Best Moments from “The Shield”

The Mack is back

The ends justify the means in Vic Mackey’s book, and from the first time we met him we knew this wasn’t just another cop on the beat. The Shield brought FX up to the big leagues, with an edgy cop drama unlike anything else on television. You secretly cheered when Mackey, leader of L.A.’s elite, and morally decayed, Strike Team tortured child molesters, drug dealers and other scum bags. But like a mad dog, you never knew when way he was going to turn.

“Good cop and bad cop left for the day,” Mackey says in one episode right before he begins beating up a pedophile to discover where he was hiding a young girl slated to be sold in slavery. “I’m a different kind of cop.”

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THE SHIELD: Episode 2: “Snitch” airing 9 p.m. Tuesday on FX. L-R: CCH Pounder and Michael Chiklis. CR: Prashant Gupta / FX

And now, judgment day may finally be at hand for Mackey as The Shield begins its final season at 10 p.m. Sept. 2 on FX. Just to catch you up to speed, Mackey’s still miffed at Det. Shane Vendrell (Walton Goggins) for killing Strike Team guy Lem (Kenneth Johnson), but then everyone thought there was a good chance Lem would turn them all in. Mackey’s in trouble with the Armenians for that little robbery in Season 2, and he’s getting ready to lose his badge if he doesn’t figure out a way to get back into the good graces of the higher ups.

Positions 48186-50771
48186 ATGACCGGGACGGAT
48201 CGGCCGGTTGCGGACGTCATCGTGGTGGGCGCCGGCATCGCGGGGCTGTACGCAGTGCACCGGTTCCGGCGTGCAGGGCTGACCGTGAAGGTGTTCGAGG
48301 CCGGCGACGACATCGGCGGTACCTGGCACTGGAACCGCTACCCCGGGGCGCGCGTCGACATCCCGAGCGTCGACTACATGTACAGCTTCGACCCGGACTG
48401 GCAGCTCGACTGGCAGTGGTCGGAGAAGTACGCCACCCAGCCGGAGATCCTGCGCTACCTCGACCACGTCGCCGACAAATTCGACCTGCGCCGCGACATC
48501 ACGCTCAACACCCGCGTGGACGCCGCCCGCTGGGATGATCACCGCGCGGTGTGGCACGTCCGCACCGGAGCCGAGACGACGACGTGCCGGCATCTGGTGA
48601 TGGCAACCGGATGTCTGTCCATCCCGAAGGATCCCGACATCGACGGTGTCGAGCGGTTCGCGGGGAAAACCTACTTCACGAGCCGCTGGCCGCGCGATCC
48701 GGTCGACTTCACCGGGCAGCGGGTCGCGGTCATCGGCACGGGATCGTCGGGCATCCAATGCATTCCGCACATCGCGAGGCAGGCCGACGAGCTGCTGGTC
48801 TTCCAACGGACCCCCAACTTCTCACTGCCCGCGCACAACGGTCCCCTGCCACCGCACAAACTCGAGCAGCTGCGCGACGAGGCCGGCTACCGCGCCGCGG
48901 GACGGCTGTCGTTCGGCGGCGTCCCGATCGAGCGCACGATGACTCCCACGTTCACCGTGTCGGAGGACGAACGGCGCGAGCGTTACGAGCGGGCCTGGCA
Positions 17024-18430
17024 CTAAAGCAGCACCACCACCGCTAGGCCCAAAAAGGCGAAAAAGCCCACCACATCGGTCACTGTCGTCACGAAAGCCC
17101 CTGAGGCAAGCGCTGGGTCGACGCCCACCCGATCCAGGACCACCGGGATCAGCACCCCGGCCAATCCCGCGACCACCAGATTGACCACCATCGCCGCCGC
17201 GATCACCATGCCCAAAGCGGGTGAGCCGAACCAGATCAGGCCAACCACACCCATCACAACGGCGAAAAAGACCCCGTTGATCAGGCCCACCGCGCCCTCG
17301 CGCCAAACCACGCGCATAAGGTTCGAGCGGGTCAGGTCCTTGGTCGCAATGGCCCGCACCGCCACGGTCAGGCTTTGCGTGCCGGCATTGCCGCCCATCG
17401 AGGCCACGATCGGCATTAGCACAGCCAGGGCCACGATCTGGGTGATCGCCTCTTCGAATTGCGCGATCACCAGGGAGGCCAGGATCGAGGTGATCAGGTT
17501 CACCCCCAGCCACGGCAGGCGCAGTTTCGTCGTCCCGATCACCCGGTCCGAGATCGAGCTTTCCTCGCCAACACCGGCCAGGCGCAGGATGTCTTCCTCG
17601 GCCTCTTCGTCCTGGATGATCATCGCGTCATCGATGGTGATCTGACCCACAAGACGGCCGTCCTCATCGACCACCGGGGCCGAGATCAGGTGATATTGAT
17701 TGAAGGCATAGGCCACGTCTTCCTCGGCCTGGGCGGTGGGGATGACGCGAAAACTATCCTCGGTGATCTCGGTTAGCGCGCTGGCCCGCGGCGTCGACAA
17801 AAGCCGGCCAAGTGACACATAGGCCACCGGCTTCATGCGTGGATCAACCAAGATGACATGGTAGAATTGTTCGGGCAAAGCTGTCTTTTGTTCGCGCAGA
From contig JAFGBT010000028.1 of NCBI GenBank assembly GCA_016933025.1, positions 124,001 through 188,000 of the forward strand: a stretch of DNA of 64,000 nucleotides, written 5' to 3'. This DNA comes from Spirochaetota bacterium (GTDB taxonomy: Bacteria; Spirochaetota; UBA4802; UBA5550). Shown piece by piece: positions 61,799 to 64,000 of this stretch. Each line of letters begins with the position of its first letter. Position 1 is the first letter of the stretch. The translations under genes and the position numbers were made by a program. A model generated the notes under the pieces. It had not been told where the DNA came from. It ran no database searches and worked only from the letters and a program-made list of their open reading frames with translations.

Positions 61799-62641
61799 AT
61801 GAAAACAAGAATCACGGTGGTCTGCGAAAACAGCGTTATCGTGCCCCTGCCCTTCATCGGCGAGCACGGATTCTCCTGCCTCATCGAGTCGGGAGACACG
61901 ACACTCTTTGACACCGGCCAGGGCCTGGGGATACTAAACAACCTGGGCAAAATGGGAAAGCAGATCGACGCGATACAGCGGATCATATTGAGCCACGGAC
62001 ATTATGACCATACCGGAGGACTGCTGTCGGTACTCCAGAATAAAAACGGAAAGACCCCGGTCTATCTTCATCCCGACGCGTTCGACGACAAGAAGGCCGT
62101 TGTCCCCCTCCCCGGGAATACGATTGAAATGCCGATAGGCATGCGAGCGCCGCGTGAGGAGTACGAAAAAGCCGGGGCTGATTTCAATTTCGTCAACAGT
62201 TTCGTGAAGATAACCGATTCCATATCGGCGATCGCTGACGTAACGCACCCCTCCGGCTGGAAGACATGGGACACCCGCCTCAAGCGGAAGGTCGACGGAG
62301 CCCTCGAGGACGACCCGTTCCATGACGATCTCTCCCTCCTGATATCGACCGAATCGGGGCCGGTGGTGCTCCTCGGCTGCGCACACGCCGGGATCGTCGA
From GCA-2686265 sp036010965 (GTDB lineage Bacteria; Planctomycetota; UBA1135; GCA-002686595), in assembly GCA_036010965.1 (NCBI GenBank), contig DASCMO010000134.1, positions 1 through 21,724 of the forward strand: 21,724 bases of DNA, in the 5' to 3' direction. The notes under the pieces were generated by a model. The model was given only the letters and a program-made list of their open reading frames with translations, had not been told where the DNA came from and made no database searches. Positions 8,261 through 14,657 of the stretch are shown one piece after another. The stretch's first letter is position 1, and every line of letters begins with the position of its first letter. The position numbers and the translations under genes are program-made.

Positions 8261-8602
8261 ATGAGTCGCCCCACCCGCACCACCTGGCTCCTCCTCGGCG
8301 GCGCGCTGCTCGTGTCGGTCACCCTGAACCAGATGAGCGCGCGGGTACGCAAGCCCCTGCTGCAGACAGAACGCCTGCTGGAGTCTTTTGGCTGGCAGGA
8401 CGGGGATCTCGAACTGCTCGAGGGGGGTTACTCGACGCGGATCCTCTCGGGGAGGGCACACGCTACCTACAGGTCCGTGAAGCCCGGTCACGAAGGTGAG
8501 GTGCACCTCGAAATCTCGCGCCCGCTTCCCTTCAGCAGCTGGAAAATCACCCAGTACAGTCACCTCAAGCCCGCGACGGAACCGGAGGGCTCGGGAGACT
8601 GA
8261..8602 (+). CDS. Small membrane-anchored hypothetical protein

This was FX’s first scripted drama, and it blew the doors off of the competition and opened up the basic cable landscape. Creator Shawn Ryan says he wanted to give FX an ending that the network could be proud of and would set a template for other series.

CCH Pounder, who plays Captain Claudette Wyms on the show, says it’s the greatest finale every. Period.

“Hands down, blew my socks off. I’m not a great fan of The Shield as a watcher in the sense of I’m like a cringy person. I’m a bit of a chicken even though my role is so huge and non-chicken-like, “Pounder says. “But this finale is what Vic Mackey deserves.”

Does he get what he deserves?

“What thrills me about the finale is you will not see this coming,” Michael Chiklis, who pays Mackey, says. “When you look back at you’ll go, holy cow, yeah, that’s exactly right. I think he’s a man who is plagued by regret and the fallout of his actions starting from pretty much day one of the series, and all of those actions have led to other actions and created a sort of course that, as C.C. probably would agree, leads him to where it ends up.

“He’s definitely become a guy that understands that there is tremendous consequence, not just for himself but everyone around him, for the decisions that he’s made.”

Some strands from previous seasons will be picked up, others will never be resolved. Ryan says he took a crash course in The Shield history prior to working on this final season.

“There are a couple of characters that are a blast from the past that we bring back and wrap up in some ways,” Ryan says.